Insight on how we can better our lives and our mental health

Happy Friday Everyone! We are so excited to share some fascinating research projects that hold a lot of insight on how we can better our lives and our mental health!

“Children who play adventurously have better mental health”

Researchers from the University of Exeter have found that children who regularly partake in “adventurous play” have a lower risk of anxiety and depression, and that they were able to stay more positive during the COVID-19 lockdowns. The best news? “Adventurous play” includes very simple and cost-free activities- such as climbing a tree or jumping from a swing. These researchers argue that taking risks and facing new challenges gives children a chance to foster their independence and resilience, which makes it easier for them to face later challenges. If you have rambunctious little ones at home, we hope this is music to your ears!

“How sleep helps to process emotions”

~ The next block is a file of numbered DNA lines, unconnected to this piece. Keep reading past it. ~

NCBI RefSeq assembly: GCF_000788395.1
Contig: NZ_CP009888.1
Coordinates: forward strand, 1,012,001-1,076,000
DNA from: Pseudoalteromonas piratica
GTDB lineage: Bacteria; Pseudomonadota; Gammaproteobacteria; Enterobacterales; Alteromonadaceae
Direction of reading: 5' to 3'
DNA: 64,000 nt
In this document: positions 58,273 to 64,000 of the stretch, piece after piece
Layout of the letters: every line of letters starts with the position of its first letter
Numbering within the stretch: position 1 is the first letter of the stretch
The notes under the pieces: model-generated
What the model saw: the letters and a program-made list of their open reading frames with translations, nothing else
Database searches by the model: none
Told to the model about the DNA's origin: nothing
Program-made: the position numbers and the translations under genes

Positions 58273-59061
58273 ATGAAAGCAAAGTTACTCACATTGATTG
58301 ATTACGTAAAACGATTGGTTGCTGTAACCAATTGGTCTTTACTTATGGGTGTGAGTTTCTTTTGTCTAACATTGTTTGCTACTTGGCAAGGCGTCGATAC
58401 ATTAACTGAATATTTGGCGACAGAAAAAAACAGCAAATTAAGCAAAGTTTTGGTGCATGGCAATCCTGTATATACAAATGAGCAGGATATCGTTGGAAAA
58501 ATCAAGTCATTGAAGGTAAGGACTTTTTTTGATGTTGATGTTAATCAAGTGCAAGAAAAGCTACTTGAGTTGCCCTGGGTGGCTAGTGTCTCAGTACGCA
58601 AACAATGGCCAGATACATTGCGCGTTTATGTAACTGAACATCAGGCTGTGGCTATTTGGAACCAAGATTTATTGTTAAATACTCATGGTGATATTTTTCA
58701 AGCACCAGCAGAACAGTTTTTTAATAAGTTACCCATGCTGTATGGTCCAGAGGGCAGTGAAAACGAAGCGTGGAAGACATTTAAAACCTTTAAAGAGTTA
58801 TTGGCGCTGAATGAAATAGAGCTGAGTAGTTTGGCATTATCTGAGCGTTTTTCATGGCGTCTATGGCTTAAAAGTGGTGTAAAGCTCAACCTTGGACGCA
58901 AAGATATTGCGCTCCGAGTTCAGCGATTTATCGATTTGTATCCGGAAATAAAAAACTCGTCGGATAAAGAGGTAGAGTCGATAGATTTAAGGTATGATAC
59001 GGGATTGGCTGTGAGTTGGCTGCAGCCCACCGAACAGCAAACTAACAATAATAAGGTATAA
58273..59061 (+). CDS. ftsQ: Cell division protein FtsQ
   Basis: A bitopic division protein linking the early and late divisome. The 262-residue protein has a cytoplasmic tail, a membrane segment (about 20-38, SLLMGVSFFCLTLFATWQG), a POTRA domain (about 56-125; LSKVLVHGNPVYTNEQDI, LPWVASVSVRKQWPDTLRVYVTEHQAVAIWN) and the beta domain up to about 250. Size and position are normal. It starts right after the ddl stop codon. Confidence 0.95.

Having a hectic schedule makes it so easy and natural for us all to treat sleep as a last priority, but research conducted at the University of Bern reminds us of the importance sleep has on our emotional well-being. Getting the recommended amount of sleep each night (at least seven hours for adults) allows us to get an adequate amount of REM sleep each night. REM sleep helps our brains better distinguish between ‘fear’ and ‘safety’ which reduces our likelihood of developing anxiety disorders. During sleep, the brain also stores our recent positive emotions, while “dampening” our negative emotions. We hope this is a friendly reminder to practice self-care through prioritizing sleep and rest!

“Problematic Phone Use Among College Students Increases with the Fear of Missing Out”

Researchers at the Zhejiang Normal University have found that college students develop problematic, compulsive relationships with their phones when they have high levels of “Fear of Missing Out” (often called FoMO), the fear of missing out on the positive experiences of others. This can become problematic and worsen conditions like anxiety and depression, because unhealthy phone usage only further isolates young people and increases their “FoMO”. Here is the silver lining! Young people can combat FoMO and excessive screentime by having a strong network of social support, improving their levels of self-control, and planning for their futures rather than comparing themselves to others. Here’s to putting our phones down and experiencing this summer fully!

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